Resume Pictures: Should You Put A Picture On Your Resume?

By Chris Kolmar - Dec. 1, 2020
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In the modern world, our modes of communication have become highly visual.

Even in corporate settings, many use GIFs and emojis to speak with each other. Professionals regularly upload their photos to platforms such as Slack and Linkedin.

With all this in mind, some wonder if attaching a picture to their resume is a good idea.

In this article, we’ll explain whether you should include a picture on your resume. You’ll also learn when a picture may be appropriate, as well as where to include it.

Should You Include a Picture on Your Resume?

In most cases, you should not include a picture on your resume. It’s important to keep in mind the main purpose of a resume – to provide recruiters an overview of your accomplishments, skills, and experience.

In most cases, your physical appearance has no bearing on your ability to perform the job. Including a picture would either distract from what makes you a great candidate or result in raised eyebrows.

However, there are some exceptions. One’s physical appearance influences careers such as acting, modeling, and certain client-facing jobs.

You may also be job-hunting in a country such as South Korea, where submitting a picture along with a resume is not only common but practically required.

Barring these exceptions, however, the answer to most job seekers is an emphatic “no.”

Why Not to Add a Photo

There are many reasons to exclude a picture from your resume:

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  • Discrimination. Adding a photo creates potential discriminatory and legal issues for both parties.

    A photo increases a candidate’s risk of being a victim of discrimination or unconscious bias.

    Many recruiters will also not consider these applications to avoid any such allegations.

  • Unprofessional perception. Pictures are extremely uncommon on resumes in the United States. As such, many recruiters consider the practice unprofessional and too informal.

    Surveys have shown that hiring managers, recruiters, and human resources professionals commonly list “included a headshot” among their top candidate dealbreakers.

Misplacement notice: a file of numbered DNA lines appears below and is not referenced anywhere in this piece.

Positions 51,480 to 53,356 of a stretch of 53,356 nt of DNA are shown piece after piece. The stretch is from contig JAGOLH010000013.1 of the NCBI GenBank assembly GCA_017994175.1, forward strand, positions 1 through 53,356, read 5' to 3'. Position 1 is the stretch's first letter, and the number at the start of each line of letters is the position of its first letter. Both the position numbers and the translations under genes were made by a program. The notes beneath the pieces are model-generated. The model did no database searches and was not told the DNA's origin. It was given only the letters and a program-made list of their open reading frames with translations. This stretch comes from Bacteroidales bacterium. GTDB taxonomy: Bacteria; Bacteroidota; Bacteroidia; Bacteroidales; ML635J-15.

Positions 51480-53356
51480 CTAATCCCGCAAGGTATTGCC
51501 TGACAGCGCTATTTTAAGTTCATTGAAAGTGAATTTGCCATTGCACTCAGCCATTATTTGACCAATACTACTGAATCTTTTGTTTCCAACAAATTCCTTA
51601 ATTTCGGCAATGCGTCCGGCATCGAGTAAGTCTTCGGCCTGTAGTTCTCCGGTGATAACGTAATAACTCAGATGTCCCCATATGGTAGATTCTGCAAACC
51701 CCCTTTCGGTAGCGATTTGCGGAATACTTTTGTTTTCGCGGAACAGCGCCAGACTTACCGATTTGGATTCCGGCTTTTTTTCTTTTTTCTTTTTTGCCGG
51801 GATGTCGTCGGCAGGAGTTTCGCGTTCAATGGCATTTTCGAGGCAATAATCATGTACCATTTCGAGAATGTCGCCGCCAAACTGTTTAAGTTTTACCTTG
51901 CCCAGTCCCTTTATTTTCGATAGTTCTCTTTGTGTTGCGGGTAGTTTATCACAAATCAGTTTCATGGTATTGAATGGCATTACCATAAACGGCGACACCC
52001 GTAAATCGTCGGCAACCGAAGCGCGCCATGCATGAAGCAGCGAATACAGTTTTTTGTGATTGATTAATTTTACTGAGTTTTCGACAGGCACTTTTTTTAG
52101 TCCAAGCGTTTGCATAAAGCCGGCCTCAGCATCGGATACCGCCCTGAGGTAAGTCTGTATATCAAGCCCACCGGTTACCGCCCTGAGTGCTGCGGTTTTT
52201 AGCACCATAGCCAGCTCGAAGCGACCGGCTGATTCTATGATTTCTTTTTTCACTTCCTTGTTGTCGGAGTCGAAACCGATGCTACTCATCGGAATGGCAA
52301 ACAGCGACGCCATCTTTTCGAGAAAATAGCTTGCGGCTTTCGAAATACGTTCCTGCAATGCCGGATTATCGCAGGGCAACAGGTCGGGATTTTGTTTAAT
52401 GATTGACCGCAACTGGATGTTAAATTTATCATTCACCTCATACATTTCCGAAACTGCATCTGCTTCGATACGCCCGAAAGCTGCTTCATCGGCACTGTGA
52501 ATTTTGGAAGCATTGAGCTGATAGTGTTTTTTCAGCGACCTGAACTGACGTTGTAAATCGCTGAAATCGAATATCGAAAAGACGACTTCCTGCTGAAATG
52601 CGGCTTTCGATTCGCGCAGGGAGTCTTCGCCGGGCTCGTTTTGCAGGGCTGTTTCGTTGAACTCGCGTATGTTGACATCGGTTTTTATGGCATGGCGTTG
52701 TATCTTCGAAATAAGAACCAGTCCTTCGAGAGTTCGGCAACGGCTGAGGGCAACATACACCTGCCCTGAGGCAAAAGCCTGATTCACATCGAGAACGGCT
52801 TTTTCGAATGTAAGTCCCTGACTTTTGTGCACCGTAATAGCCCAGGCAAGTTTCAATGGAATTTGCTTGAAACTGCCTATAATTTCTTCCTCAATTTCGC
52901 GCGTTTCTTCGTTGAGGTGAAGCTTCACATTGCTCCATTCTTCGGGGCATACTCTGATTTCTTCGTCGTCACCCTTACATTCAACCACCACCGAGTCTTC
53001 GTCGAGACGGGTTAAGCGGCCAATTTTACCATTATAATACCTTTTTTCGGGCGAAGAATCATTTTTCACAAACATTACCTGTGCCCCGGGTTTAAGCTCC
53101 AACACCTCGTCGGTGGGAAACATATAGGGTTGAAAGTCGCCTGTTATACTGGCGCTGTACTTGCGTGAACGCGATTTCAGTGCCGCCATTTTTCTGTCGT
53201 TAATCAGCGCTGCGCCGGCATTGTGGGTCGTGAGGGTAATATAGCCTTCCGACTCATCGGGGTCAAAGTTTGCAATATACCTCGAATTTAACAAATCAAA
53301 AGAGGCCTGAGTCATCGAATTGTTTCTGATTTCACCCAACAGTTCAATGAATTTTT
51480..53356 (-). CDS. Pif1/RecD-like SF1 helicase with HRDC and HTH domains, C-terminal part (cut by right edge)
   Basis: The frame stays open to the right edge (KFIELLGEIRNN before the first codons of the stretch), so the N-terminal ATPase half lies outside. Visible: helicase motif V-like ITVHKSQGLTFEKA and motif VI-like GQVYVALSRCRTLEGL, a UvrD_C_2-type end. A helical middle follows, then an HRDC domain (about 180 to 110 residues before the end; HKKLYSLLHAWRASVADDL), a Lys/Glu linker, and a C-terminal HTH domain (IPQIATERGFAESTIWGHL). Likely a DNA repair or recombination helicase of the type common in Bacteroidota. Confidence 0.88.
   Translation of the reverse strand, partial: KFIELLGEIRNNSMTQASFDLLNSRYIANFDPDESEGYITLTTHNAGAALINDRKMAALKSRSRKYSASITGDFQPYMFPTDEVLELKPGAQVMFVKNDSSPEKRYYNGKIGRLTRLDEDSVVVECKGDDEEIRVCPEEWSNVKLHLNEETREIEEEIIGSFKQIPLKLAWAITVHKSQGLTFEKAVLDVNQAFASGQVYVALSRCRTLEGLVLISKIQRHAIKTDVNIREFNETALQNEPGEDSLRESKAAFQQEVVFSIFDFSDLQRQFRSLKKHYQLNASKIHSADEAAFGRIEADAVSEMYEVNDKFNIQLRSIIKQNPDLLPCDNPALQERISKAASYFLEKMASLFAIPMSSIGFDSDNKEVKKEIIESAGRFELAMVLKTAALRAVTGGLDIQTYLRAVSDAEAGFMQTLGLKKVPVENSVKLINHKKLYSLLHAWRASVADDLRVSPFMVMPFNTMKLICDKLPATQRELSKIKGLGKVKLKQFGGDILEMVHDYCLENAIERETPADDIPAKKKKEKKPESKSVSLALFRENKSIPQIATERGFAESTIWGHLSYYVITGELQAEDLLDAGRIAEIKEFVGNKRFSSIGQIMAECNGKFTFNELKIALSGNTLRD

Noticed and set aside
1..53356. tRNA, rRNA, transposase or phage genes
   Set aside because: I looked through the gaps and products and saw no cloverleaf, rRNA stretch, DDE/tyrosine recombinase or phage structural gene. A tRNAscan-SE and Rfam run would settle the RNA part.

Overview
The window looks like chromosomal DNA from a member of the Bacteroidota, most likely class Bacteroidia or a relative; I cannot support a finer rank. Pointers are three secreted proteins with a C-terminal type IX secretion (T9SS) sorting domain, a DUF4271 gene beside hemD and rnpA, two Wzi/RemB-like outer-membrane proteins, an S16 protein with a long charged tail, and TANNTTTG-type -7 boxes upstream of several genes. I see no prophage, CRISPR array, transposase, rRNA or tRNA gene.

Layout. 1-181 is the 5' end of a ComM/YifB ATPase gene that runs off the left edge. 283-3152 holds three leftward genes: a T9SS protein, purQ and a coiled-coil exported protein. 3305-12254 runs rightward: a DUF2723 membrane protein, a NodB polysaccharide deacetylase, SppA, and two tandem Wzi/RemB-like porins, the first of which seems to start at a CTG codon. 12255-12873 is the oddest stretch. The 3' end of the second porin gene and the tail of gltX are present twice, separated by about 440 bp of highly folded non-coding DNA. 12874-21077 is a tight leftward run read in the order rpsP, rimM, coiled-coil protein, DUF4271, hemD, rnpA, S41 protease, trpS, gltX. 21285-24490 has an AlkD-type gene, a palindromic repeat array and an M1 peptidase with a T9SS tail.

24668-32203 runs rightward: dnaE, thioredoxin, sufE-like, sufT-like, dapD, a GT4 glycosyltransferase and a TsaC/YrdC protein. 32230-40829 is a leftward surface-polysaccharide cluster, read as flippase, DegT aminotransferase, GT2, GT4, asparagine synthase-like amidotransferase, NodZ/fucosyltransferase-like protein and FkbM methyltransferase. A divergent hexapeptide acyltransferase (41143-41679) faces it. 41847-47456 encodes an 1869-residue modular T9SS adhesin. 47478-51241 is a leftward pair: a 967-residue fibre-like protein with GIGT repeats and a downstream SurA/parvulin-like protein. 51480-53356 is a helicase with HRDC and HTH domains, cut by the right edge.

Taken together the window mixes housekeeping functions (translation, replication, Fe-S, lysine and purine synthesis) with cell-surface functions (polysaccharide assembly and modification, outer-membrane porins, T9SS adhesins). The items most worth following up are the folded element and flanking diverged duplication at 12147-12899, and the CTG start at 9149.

It’s better to just err on the side of caution.

  • Distracts from your qualifications. Hiring managers spend an average of 7.4 seconds skimming each resume they receive.

    Any time wasted looking at your picture comes at the cost of missing your key skills and work history.

    This is especially harmful on resumes for entry-level positions, which are recommended to take up no more than a single page.

    Adding a picture to the mix could use as much as a fourth of your workable space.

  • Not ATS-friendly. Many companies use applicant tracking systems (ATS) to scan and filter resumes automatically.

    Images could conflict with such systems built to parse text, resulting in your resume ranking lower or being filtered altogether.

  • Google. If a recruiter is interested in your credentials, they’ll likely conduct a quick online search of you anyway.

    In the process, they’ll see your pictures, rendering it completely unnecessary to include one with your resume.

  • Recruiters won’t forward them. Recruiters will typically remove any pictures from a resume before sending them to an employer.

    This means even if your photo provides any benefit, it’ll only be marginal.

When to Include a Photo on a Resume

While you typically shouldn’t include your picture on a resume, there are a few important exceptions. These are:

  • Entertainment industry. In the entertainment industry, how you look may be considered as part of your qualifications. Jobs in which this is the case include acting, modeling, and dancing.

    However, don’t include your picture directly in your resume, but rather as part of an overall application.

    Entertainers often create a personal website that showcases their portfolio of work. This would be the perfect place to include an image.

  • International applications. Including a picture in your resume is an accepted practice in some countries outside of the United States.

    These include:

    1. South Korea

    2. Member countries in the European Union (EU)

    3. Latin America (e.g., Venezuela, Peru, Brazil), with the exception of Mexico

    4. Southeast Asia (e.g., Singapore, Thailand, Vietnam, Philippines)

    5. Middle East (e.g., Saudi Arabia, United Arab Emirates, Turkey)

  • Anytime through indirect means. Creating a personal website can make you stand-out, whether you’re an experienced industry professional or applying to an internship.

    As employers who click through to your website are likely already interested in you, there’s no need to worry about pictures wasting valuable time as they do on a resume.

    If you’re highly valued in your industry, adding a picture may even help you build a professional brand.

    Including a picture is also a common practice on professional social media platforms. Simply add it there and include a link with your application.